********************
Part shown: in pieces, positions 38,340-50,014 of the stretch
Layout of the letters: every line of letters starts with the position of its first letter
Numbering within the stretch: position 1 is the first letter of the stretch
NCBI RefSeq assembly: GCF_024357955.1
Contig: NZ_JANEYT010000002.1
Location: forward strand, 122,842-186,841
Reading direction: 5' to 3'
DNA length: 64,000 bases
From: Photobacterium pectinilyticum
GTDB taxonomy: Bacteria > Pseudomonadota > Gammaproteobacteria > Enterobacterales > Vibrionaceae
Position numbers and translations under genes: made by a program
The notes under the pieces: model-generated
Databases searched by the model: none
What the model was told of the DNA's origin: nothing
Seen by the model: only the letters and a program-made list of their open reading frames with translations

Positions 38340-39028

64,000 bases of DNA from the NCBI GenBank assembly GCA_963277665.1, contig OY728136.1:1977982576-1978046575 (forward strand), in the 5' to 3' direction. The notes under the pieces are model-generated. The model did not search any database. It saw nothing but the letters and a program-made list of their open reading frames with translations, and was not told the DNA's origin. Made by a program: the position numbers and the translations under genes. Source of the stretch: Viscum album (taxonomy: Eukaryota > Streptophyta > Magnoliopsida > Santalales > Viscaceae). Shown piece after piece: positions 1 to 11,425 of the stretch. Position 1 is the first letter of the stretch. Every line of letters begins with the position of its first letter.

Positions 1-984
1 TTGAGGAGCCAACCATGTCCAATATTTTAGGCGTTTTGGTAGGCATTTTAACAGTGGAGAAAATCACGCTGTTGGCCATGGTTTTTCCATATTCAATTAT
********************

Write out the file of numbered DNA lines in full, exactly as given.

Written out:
Part shown: in pieces, positions 38,340-50,014 of the stretch
Layout of the letters: every line of letters starts with the position of its first letter
Numbering within the stretch: position 1 is the first letter of the stretch
NCBI RefSeq assembly: GCF_024357955.1
Contig: NZ_JANEYT010000002.1
Location: forward strand, 122,842-186,841
Reading direction: 5' to 3'
DNA length: 64,000 bases
From: Photobacterium pectinilyticum
GTDB taxonomy: Bacteria > Pseudomonadota > Gammaproteobacteria > Enterobacterales > Vibrionaceae
Position numbers and translations under genes: made by a program
The notes under the pieces: model-generated
Databases searched by the model: none
What the model was told of the DNA's origin: nothing
Seen by the model: only the letters and a program-made list of their open reading frames with translations

Positions 38340-39028

64,000 bases of DNA from the NCBI GenBank assembly GCA_963277665.1, contig OY728136.1:1977982576-1978046575 (forward strand), in the 5' to 3' direction. The notes under the pieces are model-generated. The model did not search any database. It saw nothing but the letters and a program-made list of their open reading frames with translations, and was not told the DNA's origin. Made by a program: the position numbers and the translations under genes. Source of the stretch: Viscum album (taxonomy: Eukaryota > Streptophyta > Magnoliopsida > Santalales > Viscaceae). Shown piece after piece: positions 1 to 11,425 of the stretch. Position 1 is the first letter of the stretch. Every line of letters begins with the position of its first letter.

Positions 1-984
1 TTGAGGAGCCAACCATGTCCAATATTTTAGGCGTTTTGGTAGGCATTTTAACAGTGGAGAAAATCACGCTGTTGGCCATGGTTTTTCCATATTCAATTAT